On my walk this past week, I listened to a podcast from the CBC Tapestry program, which stressed the importance of words, both in terms of the healing or and wounding effect that they can have, our responsibility for our own words and something of their impact. The interview was with Malcolm Guite, a poet, Anglican priest, former fellow of Girton College, Cambridge. He stressed that the way a person speaks shapes who they are at a very elemental level, At the same time, the way we speak is itself born out of the way we hear and the way we read. As a result, he adds: “We really need to soak ourselves in rich language.”
He refers to the words of Irish poet and Nobel laureate, Seamus Heaney, who holds that the only way to respond to grief is through beauty : “The greater the weight of grief a line [of poetry] is asked to bear, the more beautifully and musically sprung the line must be.” His words reflect those of an article on beauty that appeared many years ago in Homemakers magazine. “The beauty of music seems to come to us from a vast spiritual reservoir and to reach behind all our defences and touches the core of the condensed self.”
One example is found in Shakespeare’s play, Romeo & Juliet. It would be absolutely horrifying if it were encountered as a newspaper report of a tragic mistake that resulted in two teenage suicides. But in the language of Shakespeare, while it certainly does convey a sense of sadness, loss, and tragedy, it also has a great warmth and beauty as well. Tragic events are put into a beautiful container which gives them a meaning or discerns a meaning in them that would otherwise be absent. As writer on story, John Shea puts it, “Any sorrow can be borne if a story can be told about it.”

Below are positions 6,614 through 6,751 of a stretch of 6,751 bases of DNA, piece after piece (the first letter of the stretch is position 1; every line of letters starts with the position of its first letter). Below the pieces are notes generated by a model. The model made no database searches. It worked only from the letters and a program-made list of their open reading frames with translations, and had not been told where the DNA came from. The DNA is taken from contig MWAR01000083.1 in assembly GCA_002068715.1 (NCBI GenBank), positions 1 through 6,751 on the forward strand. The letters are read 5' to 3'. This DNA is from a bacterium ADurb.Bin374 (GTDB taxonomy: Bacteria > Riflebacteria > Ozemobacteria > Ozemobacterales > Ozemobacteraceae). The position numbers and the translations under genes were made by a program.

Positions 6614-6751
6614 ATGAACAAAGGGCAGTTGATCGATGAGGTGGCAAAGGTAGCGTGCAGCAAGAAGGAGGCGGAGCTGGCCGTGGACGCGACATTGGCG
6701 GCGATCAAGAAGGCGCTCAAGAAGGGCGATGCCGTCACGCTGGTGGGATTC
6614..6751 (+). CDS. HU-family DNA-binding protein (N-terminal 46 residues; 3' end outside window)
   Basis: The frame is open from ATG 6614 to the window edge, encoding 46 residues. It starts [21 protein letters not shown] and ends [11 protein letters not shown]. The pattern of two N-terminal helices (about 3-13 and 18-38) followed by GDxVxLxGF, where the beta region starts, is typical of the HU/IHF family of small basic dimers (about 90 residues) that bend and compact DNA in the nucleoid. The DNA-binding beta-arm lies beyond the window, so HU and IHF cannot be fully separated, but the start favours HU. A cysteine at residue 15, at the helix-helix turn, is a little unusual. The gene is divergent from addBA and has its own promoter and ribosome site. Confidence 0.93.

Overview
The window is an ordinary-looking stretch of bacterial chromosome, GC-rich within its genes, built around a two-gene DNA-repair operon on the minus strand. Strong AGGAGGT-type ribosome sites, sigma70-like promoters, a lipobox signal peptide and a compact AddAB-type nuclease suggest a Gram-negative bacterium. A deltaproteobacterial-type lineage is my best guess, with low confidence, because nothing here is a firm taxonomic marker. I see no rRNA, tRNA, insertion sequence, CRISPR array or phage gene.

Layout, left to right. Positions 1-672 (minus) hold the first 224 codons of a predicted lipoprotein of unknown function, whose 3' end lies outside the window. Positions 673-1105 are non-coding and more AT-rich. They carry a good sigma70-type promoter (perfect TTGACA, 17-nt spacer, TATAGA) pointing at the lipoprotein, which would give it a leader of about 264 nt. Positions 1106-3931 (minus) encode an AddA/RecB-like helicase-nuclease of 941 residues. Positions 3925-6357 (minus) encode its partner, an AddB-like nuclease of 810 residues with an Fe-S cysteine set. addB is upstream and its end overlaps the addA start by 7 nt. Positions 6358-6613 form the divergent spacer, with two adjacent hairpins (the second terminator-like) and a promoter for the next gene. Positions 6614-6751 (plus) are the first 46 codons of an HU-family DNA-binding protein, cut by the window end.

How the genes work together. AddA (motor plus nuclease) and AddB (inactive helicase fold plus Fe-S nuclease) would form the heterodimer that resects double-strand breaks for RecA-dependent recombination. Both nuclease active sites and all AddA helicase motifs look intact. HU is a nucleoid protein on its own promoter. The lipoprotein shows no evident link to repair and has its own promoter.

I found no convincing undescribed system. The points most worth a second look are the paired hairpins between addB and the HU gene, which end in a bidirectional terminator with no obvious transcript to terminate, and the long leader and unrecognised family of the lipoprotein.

Such words of Guite and others call to mind an expression I heard as a child, which I have since realized is utterly false. “Sticks and stones may break my bones but words can never hurt me.” Words can in fact undermine and wound a person even more than a physical assault. They can also heal immensely. Jane and I have often raised the question of whether our words come from our surface noise or from our deepest silence. It is these latter words that can have the most profound effect.
What the above observations indicate our profound need to experience what is truly beautiful. Whether our experience of beauty is in a piece of music, a work of art, a sculpture, a story, a poem, or a building, “we touch the deepest meaning of being human” (in the words of author, Frederick Streng). We may sense that it is good that such beauty exists. It is like a gift enriching our spirit, and drawing us out of ourselves towards it, allowing us to glimpse another way of seeing life, and challenging us to expand our mind and heart. As the above reference to grief expresses, the experience of beauty, can have a power of healing that reaches deeper than any of our wounds and sorrows. It may indeed make us aware of these in the very process of healing them.